The Court of Appeal has ruled the failure to consult an individual as to whether a 'Do Not Resuscitate' notice is placed on their medical records is in violation of their human rights.
The Court Judges led by the Master of the Rolls, accepted that decisions about whether to impose Do Not Resuscitate (DNR) notices are “inherently fraught”, but nevertheless the Court held that since such a decision is one which “will potentially deprive the patient of life-saving treatment, there should be a presumption in favour of patient involvement”.
David Tracey took the case to the Court of Appeal to fight for a declaration that the Hospital had breached his late wife Janey’s human rights by not consulting her on this decision. The Court held that the hospital had violated Mrs Tracey’s respect for private life under Article 8 of the European Convention of Human Rights.
Article 8 was deemed to be engaged in this case because the decision about DNR "concerns how an individual chooses to pass the closing days and moments of her life and how she manages her death”.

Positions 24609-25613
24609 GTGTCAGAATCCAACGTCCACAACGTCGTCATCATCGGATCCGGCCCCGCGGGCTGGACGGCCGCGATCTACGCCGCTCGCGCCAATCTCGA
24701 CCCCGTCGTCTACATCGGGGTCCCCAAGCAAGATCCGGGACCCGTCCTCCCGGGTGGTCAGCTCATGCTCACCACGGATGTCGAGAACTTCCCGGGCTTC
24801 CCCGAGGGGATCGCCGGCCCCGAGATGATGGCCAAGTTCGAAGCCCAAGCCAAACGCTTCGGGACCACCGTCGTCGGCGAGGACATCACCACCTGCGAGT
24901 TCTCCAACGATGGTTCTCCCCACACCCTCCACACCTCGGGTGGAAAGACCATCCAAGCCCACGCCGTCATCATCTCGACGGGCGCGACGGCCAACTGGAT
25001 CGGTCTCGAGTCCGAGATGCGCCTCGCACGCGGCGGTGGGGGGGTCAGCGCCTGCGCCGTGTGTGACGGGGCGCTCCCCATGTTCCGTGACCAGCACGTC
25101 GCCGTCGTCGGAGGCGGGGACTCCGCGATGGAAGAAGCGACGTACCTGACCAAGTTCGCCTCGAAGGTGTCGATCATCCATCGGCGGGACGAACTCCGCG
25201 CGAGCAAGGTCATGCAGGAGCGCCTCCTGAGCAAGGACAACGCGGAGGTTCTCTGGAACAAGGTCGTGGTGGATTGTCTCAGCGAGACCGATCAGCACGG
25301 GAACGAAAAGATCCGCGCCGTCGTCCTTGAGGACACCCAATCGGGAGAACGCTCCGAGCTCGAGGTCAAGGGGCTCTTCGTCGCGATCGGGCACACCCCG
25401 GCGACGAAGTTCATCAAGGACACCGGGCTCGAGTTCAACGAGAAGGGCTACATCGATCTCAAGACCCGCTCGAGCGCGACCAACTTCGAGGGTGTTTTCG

The central issue in this ground-breaking case was the engagement of Article 8 which concerns a patient’s personal autonomy, integrity, dignity and quality of life.
Article 8, introduced into our domestic law as part of the Human Rights Act 1998, has wide-ranging application and has often been the subject of controversy in some cases. In this case the Court made clear the engagement of Article 8 was limited to DNR notices and the consultation with the patient.
Mr Tracey also pursued a claim against the Government for the failure to promulgate national guidance on DNR notices. This appeal failed as the Court held for Article 8 to require the formulation of a national policy would represent at “unjustified intrusion into government healthcare policy”.
Overall this decision sends out a significant message in relation to the boundaries of Human Rights Law and how it can make a positive impact on the care provided to our loved ones in their final days.
Zak Golombeck, is a Medical Negligence Solicitor at Pannone, Part of Slater and Gordon Lawyers in Manchester.
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